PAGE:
Cate Marvin


It was a town so quiet, the mailman was empty-handed.
Why then nostrils of bloom, breathing so pinkly?
Even the town crier had taken a vow of silence.
Why at the house’s edge, beneath a wide-eyed window?
A pink so dense it begged hiding. Unsiblinged, unmated,
the moon might find one rocking in a hedge of pink.
It was a town clothed from head to toe: skirts draped
its ankles, sleeves were buttoned tight at its wrists.
So why a shimmered curtain, less a curtain than a sheer
view of two figures on a bed, eyes affixed to a blue flickering?
Blooms pink as baby mice, soft as tiny hands, cluttering
the bush as if in celebration. Why a town that never smiled?
A figure lifted an arm to the nightstand, drank long a glass
of amber. Blue light flickered to the metronome of drama.
Nobody touched nobody. Invisible figures mowed lawns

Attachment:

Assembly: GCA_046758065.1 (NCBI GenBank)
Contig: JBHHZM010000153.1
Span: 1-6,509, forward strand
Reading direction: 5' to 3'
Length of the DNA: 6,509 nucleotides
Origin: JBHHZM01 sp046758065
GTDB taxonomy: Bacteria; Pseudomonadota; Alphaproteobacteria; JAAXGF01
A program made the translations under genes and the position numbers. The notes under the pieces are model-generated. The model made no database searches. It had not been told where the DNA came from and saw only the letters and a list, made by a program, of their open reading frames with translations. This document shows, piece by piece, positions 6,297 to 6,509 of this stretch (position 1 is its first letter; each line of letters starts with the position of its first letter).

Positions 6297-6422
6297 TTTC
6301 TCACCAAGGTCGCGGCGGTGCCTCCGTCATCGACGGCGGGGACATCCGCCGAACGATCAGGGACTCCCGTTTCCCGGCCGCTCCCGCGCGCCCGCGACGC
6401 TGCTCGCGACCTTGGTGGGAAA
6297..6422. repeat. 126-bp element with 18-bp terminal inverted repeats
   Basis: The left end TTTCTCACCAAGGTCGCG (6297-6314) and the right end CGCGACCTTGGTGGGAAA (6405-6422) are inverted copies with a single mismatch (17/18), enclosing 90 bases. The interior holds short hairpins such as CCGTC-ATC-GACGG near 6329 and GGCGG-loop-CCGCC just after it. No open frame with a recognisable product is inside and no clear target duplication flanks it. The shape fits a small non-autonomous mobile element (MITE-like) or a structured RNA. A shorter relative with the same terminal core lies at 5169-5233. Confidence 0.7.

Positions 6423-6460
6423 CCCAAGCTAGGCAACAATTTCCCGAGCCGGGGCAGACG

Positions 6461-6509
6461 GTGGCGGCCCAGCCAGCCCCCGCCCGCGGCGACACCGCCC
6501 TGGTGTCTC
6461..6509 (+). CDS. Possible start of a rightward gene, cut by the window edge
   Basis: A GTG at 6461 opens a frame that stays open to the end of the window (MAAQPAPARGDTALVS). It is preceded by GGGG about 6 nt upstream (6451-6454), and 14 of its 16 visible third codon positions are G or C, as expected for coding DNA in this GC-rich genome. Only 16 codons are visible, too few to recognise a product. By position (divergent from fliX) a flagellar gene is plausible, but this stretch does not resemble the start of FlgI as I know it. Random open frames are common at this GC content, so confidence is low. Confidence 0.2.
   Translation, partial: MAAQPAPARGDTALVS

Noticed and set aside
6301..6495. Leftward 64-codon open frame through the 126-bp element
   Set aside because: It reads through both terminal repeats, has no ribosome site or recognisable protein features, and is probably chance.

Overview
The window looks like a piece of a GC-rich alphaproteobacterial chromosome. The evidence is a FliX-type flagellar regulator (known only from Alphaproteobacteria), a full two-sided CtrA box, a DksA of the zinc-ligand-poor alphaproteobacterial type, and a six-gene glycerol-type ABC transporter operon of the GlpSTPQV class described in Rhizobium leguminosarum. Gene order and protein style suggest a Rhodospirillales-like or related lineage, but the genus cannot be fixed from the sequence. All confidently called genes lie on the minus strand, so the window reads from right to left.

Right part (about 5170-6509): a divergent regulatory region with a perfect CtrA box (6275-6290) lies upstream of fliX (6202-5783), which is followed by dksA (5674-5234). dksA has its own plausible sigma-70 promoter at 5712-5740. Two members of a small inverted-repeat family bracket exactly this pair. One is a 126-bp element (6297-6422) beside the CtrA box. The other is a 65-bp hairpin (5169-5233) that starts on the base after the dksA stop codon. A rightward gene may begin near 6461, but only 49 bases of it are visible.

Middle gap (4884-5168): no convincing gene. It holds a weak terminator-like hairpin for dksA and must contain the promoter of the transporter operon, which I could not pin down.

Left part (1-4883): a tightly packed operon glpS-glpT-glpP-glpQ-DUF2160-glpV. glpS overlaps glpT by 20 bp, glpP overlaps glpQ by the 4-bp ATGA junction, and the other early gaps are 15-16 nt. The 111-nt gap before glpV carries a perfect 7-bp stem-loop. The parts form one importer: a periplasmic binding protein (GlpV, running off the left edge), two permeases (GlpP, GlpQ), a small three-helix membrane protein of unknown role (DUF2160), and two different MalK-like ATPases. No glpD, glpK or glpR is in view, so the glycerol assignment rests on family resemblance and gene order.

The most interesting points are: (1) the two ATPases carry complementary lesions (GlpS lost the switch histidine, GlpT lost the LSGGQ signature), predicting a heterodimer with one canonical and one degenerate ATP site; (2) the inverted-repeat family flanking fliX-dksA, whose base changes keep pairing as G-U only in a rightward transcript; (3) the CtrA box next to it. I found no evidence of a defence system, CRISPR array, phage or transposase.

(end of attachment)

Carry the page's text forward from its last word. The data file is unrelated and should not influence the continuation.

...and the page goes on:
soundlessly. The halls, everywhere, blue and institutional.
Where cars never drove with their windows rolled down.
A town where anything might happen, except for me.
The flowers, only the flowers had hearts. Even birds
pretended, their beating of wings mechanized by meanness.
Except for the petals that touched my fingers, except
for the little oceans I viewed their pinks through,
except the tongue that was my nose, the whiskers
I wore as I crawled on my knees through yards,
beneath the fresh fingers of azalea blooms, beneath
a window that flickered blue, to where my smile grew.

Cate Marvin
Azaleas was first published in The Kenyon Review, Summer 2004.
Poem, copyright © 2005 by Cate Marvin
Appearing on From the Fishouse with permission
Audio file, copyright © 2005, From the Fishouse